AGVs in production supply
Even if a warehouse is still running smoothly today, further automation can make sense. After all, various problem areas in the warehouse can still provide an indication that automation would be a remedy: Be it for lack of space, because the warehouse capacity is limited and there is no room for even more workers. But in addition to optimization opportunities like this, warehouse automation also results in fewer errors, shortened lead times and reduced costs. "Fair enough," you might say now, "but how do you keep track of everything?" The answer: with a warehouse control system ( WCS), for example. Now, there are "warehouse control systems" (WCS) and pure "warehouse management systems" (WMS). Often these or similar designations are mixed with each other, which then usually causes confusion. We clarify how the most important terms differ and what they have in common.
A warehouse control system (WCS ) is used in logistics when additional comprehensive functions are required to control a warehouse beyond pure "accounting" storage location management. This is often the case with warehouse automation or partial automation. This is because partially and fully automated warehouses require a higher-level control system, a WCS. Its task is to control and monitor all processes in the warehouse. Furthermore, other systems that are important for intralogistics (e.g. material flow computers, ERP, shipping systems, customs systems, etc.) are also connected via the WCS.
In general, three levels of automation are distinguished based on their degree of mechanization:
Tip: We have already described more about the individual automation levels in this blog post: "When does automation in the warehouse make sense? Gradations in warehouse automation".
Suitable software is required for efficient operation. For this purpose, the Warehouse Control System is integrated and linked to the other, higher-level systems. For example, for the "full automation" expansion stage, all existing systems are integrated in order to synchronize and coordinate the processes. With the help of the WCS, the various control software of the individual automated, mechanized components can then synchronize (e.g. PLC controls for stacker cranes, conveyor elements, lifting and turntables, sorters, loops, shuttles, lifts, etc.).
Figuratively speaking, the WCS is comparable to the spinal cord in a person's body, which is necessary to carry out movements such as running or walking.
To stay with the comparison with the human body, the Warehouse Management System (WMS), on the other hand, is the "brain". This is because, as the "intelligence" of the warehouse, a WMS indicates what needs to be done and transmits these instructions as commands to the "body". Goods movements in the warehouse remain in a state of flux as a result of the WMS's instructions.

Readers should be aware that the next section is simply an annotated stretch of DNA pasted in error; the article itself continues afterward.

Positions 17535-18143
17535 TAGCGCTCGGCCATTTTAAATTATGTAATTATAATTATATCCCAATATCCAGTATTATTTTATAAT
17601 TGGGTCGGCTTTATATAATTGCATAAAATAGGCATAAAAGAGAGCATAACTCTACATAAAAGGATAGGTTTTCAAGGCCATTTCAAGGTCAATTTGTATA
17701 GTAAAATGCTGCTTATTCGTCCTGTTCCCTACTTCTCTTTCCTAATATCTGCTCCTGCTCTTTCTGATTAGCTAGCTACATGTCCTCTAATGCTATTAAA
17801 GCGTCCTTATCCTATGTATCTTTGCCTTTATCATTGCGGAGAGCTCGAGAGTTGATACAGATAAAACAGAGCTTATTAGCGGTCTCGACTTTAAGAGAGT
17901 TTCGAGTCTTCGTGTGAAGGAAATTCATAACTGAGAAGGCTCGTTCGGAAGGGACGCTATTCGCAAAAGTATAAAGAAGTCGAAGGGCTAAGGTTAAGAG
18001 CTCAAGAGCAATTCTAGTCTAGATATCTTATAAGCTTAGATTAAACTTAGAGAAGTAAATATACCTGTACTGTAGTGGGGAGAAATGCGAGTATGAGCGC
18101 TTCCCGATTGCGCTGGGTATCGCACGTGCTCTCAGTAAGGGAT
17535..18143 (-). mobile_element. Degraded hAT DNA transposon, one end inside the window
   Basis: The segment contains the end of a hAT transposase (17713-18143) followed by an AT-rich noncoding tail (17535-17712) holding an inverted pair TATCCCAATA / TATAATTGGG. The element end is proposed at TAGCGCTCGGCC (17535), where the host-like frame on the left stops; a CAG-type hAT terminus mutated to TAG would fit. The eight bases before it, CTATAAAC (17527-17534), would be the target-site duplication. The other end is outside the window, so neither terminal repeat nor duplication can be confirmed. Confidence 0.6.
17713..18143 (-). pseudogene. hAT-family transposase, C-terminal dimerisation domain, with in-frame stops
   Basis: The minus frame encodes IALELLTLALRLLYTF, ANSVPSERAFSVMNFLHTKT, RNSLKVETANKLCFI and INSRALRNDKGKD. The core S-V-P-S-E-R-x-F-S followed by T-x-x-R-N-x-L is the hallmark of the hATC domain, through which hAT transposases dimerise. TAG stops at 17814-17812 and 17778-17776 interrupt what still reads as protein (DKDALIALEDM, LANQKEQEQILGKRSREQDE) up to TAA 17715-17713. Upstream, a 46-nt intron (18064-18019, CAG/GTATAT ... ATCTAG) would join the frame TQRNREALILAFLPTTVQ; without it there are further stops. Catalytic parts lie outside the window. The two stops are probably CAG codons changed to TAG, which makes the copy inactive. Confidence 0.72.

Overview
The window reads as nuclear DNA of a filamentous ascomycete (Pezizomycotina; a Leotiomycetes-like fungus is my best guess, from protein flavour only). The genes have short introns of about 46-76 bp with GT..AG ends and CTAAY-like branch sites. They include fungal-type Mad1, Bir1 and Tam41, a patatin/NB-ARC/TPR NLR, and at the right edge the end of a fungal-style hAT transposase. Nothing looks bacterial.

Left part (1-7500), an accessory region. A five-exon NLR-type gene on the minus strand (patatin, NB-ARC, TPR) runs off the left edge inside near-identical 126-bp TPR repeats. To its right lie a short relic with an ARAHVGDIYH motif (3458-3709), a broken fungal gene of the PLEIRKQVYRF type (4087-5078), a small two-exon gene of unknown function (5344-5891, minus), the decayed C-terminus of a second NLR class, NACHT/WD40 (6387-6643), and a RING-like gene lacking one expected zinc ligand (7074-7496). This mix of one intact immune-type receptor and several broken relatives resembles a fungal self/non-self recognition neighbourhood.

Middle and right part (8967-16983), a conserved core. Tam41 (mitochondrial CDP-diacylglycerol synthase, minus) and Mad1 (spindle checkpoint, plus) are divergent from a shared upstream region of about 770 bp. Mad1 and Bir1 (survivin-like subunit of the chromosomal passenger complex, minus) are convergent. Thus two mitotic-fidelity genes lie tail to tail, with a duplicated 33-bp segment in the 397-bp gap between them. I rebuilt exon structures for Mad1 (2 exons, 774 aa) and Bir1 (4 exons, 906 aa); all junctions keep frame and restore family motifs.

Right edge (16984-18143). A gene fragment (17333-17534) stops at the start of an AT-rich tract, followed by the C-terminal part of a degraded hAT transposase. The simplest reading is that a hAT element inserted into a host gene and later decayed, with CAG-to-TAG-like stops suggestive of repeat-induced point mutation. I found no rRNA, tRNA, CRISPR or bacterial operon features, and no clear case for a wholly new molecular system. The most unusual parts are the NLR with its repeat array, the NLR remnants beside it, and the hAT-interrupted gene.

It can be noted that the term "Warehouse Management System" is comparatively more familiar than the previously mentioned WCS/warehouse control systems. In addition, there are "enterprise WMS" systems, which are both: both WMS and WCS. One of the most widely used warehouse management systems in the world, SAP EWM from the leading software manufacturer SAP in Walldorf, is particularly well known.
A WMS is capable of handling the complete management of one or more logistics centers. Therefore, these systems are mainly found in larger companies or in large warehouses and logistics centers.
The management options include
The WCS controls and monitors all intralogistics processes and material flows:
When a company decides to push ahead with warehouse automation, the use of a powerful software solution is inevitable. Those who speak of a WCS usually mean a holistic control tool for logistics processes in the warehouse.
In practice, however, the names of the various solutions are of secondary importance. Instead, one will first determine how large the actually required scope of services is and what the requirements are. This is because it is possible to find out whether a combination of WMS and WCS is suitable, for example. For SAP customers, on the other hand, this question hardly arises, since the SAP EWM "supplied" by SAP as an enterprise WMS already includes both functional components anyway.
WCS, WMS, LVS, MFR, MFS - abbreviations and terminology or not: Don't be confused by the various common names! A WCS (Warehouse Control System) and WMS (Warehouse Management System) are two different components with different strengths, which partly overlap in their functionality. In the end, however, it comes down to finding the right solution for your logistics center that best meets its needs - regardless of which acronym you choose.
Do you have any questions, such as which system we recommend, specifically about WCS or warehouse automation in general? Contact us for a joint exchange or join us live at one of our webinars. There you will gain insights into already realized projects and learn how we have solved demanding challenges in the logistics and production environment based on SAP standard software together with our customers.
You can also find out more about warehouse automation and logistics planning here.